In my most recent blog post I promised not to be a spoiler for the surprise twist in the movie Danny Collins starring Al Pacino. That was then. I’ve given you a little more time to check out the movie, but I just can’t hold out any longer.
The opening frames of Danny Collins proclaim that the production was based on a true story–sort of. As the movie progressed, it was a heartbreak to watch Danny’s creativity suffer for his entire career. The music and persona foisted on him stifled creativity and drove him to drink and substance abuse. On the surface, he led the ideal life of the rock star. Inside, the real Danny was buried until a letter from a sympathetic admirer changed everything.
The letter was written at the onset of his career in 1971 in response to a fear he expressed in an underground rock magazine interview. He feared that wealth and fame would affect his creativity. The author of the letter reassuringly wrote to Danny, “Fame doesn’t need to stifle creativity. Just stay true to yourself.” Then he said, “Give me a call and we can talk about it.” And he gave him his home phone. The writer knew of what he spoke. The writer of the letter was John Lennon.
Danny did not see the letter until 30 years later. The letter’s impact was life-changing and made for a great screenplay.
Now comes the surprisingest twist of all, for me in real life (sort of–since I am a fiction). The real-life Danny Collins is an Englishman, a Liverpudlian named Steve Tilston. The truth is that he had followed John Lennon’s advice, even though he wouldn’t see it for 34 years.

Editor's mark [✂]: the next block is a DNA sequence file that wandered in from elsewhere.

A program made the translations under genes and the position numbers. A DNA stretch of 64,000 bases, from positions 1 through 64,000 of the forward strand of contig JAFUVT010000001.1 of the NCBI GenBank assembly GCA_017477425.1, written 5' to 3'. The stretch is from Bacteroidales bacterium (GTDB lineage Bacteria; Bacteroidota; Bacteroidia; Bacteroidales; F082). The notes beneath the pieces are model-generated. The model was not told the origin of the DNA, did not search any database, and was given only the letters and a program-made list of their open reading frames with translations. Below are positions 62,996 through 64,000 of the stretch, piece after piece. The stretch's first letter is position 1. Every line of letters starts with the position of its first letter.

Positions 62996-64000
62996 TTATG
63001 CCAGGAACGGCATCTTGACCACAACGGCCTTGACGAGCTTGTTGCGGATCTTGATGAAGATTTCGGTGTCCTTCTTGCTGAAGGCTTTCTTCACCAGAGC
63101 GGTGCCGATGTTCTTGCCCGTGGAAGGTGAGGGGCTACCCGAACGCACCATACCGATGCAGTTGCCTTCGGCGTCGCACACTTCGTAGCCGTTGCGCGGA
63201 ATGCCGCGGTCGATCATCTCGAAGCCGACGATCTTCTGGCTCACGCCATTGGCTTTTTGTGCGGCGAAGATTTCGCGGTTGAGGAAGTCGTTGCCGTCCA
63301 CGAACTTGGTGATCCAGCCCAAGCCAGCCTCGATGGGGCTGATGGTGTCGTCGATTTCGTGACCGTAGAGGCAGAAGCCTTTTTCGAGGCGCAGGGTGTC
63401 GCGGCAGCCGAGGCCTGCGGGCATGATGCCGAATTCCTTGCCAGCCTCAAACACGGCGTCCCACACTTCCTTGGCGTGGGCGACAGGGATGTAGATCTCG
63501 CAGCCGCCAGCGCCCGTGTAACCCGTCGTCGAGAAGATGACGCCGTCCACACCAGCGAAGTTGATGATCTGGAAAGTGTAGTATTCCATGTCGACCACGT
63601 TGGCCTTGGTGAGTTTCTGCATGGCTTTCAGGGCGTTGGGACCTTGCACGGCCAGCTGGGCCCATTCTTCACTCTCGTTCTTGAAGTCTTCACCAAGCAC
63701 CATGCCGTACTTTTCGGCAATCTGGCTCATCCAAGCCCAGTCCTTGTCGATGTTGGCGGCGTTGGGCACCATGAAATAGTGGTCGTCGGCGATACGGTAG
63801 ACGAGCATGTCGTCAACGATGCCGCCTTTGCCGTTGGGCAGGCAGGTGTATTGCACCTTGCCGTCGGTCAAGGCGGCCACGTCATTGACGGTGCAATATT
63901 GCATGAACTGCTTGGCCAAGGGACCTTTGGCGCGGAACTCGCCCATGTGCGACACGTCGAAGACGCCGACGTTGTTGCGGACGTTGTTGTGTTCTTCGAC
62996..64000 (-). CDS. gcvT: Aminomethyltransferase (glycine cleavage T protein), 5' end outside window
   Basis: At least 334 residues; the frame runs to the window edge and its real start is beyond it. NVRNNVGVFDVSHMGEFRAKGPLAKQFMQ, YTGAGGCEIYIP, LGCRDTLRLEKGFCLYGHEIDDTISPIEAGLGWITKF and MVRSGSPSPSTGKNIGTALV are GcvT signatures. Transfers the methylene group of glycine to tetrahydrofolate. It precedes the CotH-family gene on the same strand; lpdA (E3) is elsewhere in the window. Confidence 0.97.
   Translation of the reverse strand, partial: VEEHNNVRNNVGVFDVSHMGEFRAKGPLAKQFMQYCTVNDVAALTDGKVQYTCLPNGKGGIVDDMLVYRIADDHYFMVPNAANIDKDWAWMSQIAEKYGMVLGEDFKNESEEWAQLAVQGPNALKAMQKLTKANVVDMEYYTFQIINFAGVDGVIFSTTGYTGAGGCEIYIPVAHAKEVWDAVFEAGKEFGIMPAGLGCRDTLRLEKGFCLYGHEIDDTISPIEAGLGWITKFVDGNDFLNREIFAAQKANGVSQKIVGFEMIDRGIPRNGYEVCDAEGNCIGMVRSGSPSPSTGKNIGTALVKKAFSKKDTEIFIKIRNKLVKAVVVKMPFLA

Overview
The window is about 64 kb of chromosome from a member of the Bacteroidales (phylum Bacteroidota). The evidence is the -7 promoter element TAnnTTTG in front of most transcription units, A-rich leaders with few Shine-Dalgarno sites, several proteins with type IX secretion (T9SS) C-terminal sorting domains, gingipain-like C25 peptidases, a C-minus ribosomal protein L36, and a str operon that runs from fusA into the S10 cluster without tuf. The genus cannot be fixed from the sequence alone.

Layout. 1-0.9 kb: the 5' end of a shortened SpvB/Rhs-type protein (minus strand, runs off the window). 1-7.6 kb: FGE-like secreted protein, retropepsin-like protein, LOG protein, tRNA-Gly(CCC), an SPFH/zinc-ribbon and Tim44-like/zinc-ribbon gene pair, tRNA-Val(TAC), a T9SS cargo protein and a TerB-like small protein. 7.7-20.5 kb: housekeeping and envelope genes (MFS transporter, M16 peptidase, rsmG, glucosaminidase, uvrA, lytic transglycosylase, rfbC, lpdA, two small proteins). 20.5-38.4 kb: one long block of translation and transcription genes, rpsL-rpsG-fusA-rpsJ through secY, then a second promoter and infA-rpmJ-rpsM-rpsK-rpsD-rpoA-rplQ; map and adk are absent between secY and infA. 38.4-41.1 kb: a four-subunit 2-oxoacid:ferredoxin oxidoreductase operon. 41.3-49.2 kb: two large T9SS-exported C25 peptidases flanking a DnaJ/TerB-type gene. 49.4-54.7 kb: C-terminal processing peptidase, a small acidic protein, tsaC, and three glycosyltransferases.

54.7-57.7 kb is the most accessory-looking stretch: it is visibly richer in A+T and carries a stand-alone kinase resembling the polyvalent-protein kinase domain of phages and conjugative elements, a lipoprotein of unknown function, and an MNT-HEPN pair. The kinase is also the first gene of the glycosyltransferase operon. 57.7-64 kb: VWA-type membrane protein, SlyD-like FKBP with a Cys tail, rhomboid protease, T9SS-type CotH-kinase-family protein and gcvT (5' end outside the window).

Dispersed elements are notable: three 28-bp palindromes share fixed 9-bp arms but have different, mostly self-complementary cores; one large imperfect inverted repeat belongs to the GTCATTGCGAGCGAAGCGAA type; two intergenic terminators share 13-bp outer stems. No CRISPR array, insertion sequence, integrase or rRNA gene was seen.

Here is what practically made me weep with joy. Steve was a superb songwriter in the folk/folkrock genre who stayed true to his music and never ventured into superficiality or drug abuse. Out of curiosity, I listened to samples of his music online from Amazon and his website. I sampled his whole career from 1971 to present, and found it to be true, clear, pure, and beautiful. His guitar work is outstanding. He has a stirring, Celtic voice reminiscent of Bert Jansch, Eric Bogle, or John Renbourn. Why did we never hear of him on this side of the pond?
Let us remedy that this very moment! This is a video clip from his latest CD, Truth to Tell. Have a listen. Hear the truth.
More about Space Larrabee: I was made manifest in a book called By the Time I Got to Woodstock—or Space Meets Thyme in the Shadow of Atlantis. I am Space Larrabee, and in Lunch on the Moon I share tasty delicacies I’ve found in the experiential arts. Join me every week or so and share your experiences, too!